Trump gives WHO 30 days for "improvements", threatens permanent funding freeze, end of US membership

Trump gives WHO 30 days for "improvements", threatens permanent funding freeze, end of US membership
  • Clock-gray 09:23
  • calendar-gray 19 May 2020

US President Donald Trump has shared in his Twitter account the "self-explanatory" letter sent to Dr. Tedros Adhanom Ghebreyesus, who is the head of the World Health Organisation, in which he threatened to make the funding freeze permanent and "reconsider our membership" in the organisation if the agency "does not commit to major substantive improvements within the next 30 days", APA reports citing Spuutnik.

Trump lambasted the WHO for "ignoring the credible reports of the virus spreading in Wuhan" that "conflicted directly" with the Chinese government. He also accused the agency of "making claims" regarding the coronavirus "that were grossly inaccurate or misleading" and giving in to the alleged "pressure" applied by Chinese President Xi Jingping to not immediately proclaim the coronavirus outbreak an emergency.

"The only way forward for the World Health Organisation is if it can actually demonstrate  independence from China," the letter read.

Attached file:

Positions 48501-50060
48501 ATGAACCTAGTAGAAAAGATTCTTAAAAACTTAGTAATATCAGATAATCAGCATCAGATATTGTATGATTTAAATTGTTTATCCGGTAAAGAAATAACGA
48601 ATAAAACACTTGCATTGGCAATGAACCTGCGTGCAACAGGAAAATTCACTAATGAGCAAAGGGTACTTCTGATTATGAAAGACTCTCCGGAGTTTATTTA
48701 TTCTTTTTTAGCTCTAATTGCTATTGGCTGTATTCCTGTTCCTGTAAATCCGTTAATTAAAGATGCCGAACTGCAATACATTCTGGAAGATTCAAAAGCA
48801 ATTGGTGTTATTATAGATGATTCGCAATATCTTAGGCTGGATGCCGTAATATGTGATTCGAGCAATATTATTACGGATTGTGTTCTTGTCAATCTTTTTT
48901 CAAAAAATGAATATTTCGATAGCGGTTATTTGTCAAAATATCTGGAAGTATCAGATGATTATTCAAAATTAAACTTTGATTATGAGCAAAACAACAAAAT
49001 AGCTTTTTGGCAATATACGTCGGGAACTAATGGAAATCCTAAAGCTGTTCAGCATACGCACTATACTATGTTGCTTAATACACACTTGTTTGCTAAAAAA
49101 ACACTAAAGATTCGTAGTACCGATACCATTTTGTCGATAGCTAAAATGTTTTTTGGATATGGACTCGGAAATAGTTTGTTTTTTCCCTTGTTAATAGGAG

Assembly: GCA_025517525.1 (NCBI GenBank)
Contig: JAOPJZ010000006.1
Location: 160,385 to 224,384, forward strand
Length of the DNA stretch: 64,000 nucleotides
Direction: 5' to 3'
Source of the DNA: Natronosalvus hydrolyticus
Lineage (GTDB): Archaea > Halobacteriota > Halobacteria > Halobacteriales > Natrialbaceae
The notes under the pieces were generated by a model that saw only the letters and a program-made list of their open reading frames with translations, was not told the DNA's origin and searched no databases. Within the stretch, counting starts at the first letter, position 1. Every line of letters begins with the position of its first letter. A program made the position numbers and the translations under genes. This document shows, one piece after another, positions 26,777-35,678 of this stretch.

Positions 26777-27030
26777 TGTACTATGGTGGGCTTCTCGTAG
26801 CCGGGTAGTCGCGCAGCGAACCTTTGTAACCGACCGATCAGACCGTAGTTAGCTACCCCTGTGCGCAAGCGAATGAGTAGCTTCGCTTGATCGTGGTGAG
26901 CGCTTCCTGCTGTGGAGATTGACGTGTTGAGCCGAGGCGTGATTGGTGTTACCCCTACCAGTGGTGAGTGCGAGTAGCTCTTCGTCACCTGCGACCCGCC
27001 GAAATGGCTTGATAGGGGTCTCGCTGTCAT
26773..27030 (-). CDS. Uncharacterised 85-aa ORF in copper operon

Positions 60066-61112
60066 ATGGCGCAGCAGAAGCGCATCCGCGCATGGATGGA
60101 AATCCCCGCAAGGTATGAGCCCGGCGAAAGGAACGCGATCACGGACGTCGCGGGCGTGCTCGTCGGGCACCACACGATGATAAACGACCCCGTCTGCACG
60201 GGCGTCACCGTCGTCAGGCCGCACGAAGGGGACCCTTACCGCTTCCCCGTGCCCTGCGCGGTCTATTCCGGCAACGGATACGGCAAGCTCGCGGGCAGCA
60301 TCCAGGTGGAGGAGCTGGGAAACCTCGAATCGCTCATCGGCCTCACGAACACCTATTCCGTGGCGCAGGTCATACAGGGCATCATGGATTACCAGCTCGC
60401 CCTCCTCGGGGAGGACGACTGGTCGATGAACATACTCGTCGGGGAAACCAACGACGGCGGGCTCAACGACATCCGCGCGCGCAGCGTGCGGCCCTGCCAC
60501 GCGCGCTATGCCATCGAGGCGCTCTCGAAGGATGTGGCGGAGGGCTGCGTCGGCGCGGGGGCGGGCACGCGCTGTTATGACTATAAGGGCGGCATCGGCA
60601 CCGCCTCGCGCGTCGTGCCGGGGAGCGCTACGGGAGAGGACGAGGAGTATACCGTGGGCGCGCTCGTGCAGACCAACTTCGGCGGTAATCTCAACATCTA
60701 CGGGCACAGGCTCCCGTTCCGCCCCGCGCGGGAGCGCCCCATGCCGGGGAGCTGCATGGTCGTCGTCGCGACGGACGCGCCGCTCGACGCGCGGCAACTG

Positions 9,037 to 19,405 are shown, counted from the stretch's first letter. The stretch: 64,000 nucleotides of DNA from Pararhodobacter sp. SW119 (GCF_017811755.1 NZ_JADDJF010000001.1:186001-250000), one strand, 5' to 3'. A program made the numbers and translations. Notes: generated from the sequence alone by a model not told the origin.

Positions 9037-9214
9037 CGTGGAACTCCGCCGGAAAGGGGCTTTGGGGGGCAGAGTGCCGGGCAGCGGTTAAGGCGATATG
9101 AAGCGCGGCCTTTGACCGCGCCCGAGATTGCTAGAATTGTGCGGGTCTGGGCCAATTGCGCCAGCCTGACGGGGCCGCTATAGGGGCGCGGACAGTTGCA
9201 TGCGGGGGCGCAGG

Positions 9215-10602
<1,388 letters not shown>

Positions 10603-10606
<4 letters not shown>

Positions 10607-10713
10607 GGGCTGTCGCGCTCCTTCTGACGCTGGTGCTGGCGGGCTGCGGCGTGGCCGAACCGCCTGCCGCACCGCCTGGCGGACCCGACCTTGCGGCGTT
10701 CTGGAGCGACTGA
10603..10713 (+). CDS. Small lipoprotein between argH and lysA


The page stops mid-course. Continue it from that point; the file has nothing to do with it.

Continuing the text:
Trump slammed the WHO for praising China "for its alleged transparency", insisting that "China has been anything but transparent".

"Even now, China continues to undermine the International Health Regulations by refusing to share accurate and timely data, viral samples and isolates, and by withholding vital information about the virus and its origins," the letter said.

Trump also referred in his letter to the example of the former Director-General of the WHO Harlem Brundtland, who "did not hesitate to criticise China for endangering global health by attempting to cover up the outbreak" and stressed that "many lives could have been saved" if this example was followed. 

The WHO has insisted repeatedly that the response to the pandemic was given timely and accurately. 

China, in its turn, has vehemently denied all accusations of data concealment and that it downplayed the COVID-19 threat, slamming the allegations as politicised and releasing a document in which it "dispels the myths" spread by the US media and politicians. It was also one of the first country to have the majority of COVID-19 patients recovered and the imposed restrictions lifted.

The accusations against China were fuelled by some members of Trump administration and the President himself, who, along with other guesses, alleged that the virus may have originated from the Wuhan lab, which was dismissed by the scientists and never proved by the US. 

In April, Donald Trump has halted the financing of the World Health Organisation by the United States, citing accusations of the agency being "China-centric".

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